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June 29, 2007



I understand the relevance of Kudlow, Robertson, Simmons, Campbell, and other right-wing fanatics, threatening to kill President Chávez. It is important to denounce their machinations, but how is this post by an insignificant blogger (who is Stan M. and what is his political impact?) important or even newsworthy? After all, nowadays pretty much anybody can post anything on the Internet or even make public pronouncements.

To wit:

In 2004, a teenager threatened to kill Bush in an email sent to the White House, http://www.worldnetdaily.com/news/article.asp?ARTICLE_ID=37836

A Purdue graduate student was just convicted of the same crime, http://www.foxnews.com/story/0,2933,287353,00.html

A teenager posted wrote “Kill Bush” on her Myspace page, and was questioned by the Feds, http://www.huffingtonpost.com/2006/10/14/feds-question-teenage-gir_n_31689.html

No less than a Nobel Peace Prize winner, Betty Williams, said “I would love to kill George Bush”, in a conference in Brisbane, Australia, in 2006, http://www.huffingtonpost.com/2006/07/24/nobel-peace-laureate-i-_n_25717.html

Now, I strongly oppose Bush’s policies, but I also object that my opposition to him be associated in any way to these statements. I abhor murder and assassination, both individually and politically, and I refuse to accept that loony pronouncements such as these be linked to my opposition, even coming from a Nobel Peace laureate.

The only political significance of this entry is that Chávez has been so successful in building this aura of importance (beginning to dim recently) and cult of personality, that both his supporters and his opponents seem to believe that the is the problem (or the solution, take your pick).



Where it says "A teenager posted wrote 'Kill Bush'", it should say "A teenager posted 'Kill Bush'"

Where it says "that the is the problem" it should say "that he is the problem"



It is a problem --a very serious problem-- that powerful television personalities in the United States have called for Chavez's assassination. It is a clear sign that the extreme right wields great political influence in the United States. The extreme right demonizes foreign leaders in ways that exacerbate U.S. tendencies toward national chauvinism. In so doing, the right increases the likelihood of agressive external behavior.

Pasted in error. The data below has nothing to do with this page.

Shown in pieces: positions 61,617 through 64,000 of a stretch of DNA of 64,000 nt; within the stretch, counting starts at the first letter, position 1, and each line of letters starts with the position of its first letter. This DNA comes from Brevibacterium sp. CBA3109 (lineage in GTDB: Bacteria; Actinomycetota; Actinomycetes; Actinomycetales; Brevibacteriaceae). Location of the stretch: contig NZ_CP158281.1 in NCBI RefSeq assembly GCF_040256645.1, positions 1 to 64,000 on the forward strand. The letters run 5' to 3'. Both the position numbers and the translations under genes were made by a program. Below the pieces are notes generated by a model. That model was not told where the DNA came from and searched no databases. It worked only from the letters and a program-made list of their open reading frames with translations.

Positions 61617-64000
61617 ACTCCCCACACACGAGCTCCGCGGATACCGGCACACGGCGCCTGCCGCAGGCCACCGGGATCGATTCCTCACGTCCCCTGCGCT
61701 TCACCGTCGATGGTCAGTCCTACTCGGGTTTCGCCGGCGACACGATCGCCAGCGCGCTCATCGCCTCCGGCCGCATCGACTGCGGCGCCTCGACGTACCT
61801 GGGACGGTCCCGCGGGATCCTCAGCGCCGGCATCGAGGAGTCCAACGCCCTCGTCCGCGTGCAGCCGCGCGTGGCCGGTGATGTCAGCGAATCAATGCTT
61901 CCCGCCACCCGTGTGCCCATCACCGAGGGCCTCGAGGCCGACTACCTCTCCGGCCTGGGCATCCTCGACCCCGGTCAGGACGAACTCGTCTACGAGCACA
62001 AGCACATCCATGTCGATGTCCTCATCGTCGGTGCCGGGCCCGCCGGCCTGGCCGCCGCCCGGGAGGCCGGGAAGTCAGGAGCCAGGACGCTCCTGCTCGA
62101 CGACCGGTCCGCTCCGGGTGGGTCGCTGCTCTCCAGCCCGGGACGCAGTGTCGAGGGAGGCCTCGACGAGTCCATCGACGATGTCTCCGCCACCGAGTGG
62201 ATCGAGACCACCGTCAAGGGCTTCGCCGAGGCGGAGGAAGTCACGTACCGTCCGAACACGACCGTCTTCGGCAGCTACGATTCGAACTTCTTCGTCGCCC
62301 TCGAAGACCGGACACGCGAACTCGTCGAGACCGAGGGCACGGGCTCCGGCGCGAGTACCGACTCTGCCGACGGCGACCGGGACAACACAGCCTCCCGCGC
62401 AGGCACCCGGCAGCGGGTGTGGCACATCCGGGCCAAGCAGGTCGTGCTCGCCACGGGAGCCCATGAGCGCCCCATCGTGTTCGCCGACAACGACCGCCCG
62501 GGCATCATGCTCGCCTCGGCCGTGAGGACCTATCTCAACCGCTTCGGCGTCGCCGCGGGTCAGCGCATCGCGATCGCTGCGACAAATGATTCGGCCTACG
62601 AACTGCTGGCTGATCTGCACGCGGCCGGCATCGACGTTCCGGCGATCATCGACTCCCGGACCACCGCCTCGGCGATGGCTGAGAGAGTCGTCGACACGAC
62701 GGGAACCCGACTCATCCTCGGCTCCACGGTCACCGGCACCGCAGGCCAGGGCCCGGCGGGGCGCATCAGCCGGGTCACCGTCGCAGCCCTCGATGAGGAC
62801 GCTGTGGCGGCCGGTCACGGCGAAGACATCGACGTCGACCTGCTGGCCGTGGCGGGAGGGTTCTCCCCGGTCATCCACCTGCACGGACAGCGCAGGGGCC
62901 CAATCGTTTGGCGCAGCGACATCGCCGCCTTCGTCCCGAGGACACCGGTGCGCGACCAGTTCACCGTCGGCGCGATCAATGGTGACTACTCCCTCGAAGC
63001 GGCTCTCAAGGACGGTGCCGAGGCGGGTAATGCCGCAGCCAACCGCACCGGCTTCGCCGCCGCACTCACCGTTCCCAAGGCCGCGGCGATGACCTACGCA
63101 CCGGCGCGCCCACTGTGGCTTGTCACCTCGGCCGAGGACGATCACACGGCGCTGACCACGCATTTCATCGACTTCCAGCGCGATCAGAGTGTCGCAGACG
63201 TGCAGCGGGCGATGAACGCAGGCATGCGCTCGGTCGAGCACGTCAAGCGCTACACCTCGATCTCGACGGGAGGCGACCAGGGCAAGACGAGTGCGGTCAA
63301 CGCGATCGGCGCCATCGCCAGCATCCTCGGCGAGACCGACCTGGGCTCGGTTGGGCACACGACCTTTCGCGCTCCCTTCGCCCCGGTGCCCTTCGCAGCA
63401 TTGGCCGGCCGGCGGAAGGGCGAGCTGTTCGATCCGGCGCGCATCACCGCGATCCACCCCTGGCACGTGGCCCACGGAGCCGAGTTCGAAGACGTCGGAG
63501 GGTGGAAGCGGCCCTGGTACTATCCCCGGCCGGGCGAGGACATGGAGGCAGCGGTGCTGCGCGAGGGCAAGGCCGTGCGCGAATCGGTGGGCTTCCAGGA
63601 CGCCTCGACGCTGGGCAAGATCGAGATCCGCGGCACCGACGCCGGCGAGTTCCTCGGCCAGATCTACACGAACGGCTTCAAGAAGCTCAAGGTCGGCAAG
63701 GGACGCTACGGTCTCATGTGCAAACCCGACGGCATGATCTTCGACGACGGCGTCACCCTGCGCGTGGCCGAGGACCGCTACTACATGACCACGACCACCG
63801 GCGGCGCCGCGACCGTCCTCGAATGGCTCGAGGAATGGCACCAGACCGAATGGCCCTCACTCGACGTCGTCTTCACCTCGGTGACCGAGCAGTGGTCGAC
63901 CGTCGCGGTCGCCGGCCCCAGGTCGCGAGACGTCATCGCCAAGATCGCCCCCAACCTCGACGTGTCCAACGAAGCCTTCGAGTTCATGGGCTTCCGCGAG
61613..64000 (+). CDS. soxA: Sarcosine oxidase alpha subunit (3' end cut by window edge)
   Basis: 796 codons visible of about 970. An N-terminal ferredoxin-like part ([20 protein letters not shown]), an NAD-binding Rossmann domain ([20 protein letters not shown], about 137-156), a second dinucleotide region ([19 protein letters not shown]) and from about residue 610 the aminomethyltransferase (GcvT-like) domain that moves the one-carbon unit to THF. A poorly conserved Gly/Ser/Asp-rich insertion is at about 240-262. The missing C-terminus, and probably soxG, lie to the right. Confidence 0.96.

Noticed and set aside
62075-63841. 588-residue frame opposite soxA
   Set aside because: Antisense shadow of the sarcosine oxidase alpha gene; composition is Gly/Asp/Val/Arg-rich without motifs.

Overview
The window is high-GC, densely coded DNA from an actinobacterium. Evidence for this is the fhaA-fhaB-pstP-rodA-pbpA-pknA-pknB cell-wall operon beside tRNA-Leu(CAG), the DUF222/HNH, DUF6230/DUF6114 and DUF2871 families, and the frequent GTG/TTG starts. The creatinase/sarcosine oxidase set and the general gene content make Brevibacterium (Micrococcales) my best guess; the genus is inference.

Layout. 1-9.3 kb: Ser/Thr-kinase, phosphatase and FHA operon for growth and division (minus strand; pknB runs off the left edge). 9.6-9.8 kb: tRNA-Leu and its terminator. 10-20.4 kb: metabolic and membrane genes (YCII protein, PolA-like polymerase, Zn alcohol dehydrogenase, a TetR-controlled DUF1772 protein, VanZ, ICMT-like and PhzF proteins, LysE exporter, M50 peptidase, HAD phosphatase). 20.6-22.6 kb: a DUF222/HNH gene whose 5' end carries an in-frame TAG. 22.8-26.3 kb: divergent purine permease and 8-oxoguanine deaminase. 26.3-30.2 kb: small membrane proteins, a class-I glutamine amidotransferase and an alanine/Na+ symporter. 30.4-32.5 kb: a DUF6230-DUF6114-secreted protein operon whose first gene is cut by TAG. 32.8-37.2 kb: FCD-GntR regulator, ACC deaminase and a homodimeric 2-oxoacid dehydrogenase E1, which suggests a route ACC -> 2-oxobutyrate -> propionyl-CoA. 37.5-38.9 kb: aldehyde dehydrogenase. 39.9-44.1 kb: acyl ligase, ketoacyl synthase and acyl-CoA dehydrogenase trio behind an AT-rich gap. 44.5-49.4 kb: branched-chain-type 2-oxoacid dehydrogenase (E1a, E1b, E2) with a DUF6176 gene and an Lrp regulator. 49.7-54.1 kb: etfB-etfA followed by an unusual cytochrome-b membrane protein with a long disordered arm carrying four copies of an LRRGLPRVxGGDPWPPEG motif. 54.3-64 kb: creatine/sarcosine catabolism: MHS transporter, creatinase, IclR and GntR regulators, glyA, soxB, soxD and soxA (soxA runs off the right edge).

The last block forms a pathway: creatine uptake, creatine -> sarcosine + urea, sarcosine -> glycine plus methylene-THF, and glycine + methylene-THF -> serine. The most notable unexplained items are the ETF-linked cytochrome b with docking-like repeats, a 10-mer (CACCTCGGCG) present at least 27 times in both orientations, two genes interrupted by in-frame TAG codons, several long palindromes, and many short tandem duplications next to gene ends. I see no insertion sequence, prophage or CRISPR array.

Such retrograde rhetoric is a very real threat to countries like Venezuela. It's not as if Pat Robertson is some marginal figure; he played a pivotal role in supporting Reagan's murderous Central America policies, and he's close with Bush. When Robertson makes such statements and then continues making thinly cloaked calls for military aggression against Venezuela (just as he did last week on the 700 Club), anti-imperialists should take heed.

It's worth emphasizing that the entire political establishment --whether they endorse such extreme right-wing positions or not-- is implicated in providing these right-wing nuts a podium. CNBC has given Kudlow his own show, for heaven's sake. Fox News' Hannity & Colmes and MSNBC's Tucker bring extremists like Robertson, Simmons and Campbell onto their programs. And the Christian Right --which offered no real criticism of Robertson's statement-- is a kingmaker in the Republican Party.

I agree with you that Stan M.'s comments aren't necessarily all that important, but the point is that they are emblematic of much broader U.S. tendencies of national chauvinism, tendencies that unfortunately permeate American culture. If it were merely a matter of a few statements here and there on the blogosphere, I wouldn't pay it any notice, but the problem is much more serious than that.

(By the way, so many folks blasted Stan M. on his blog that he ended up erasing his comments section and telling commenters to "get your own damn blog." Kinda funny.)


We are basically in agreement on this issue.

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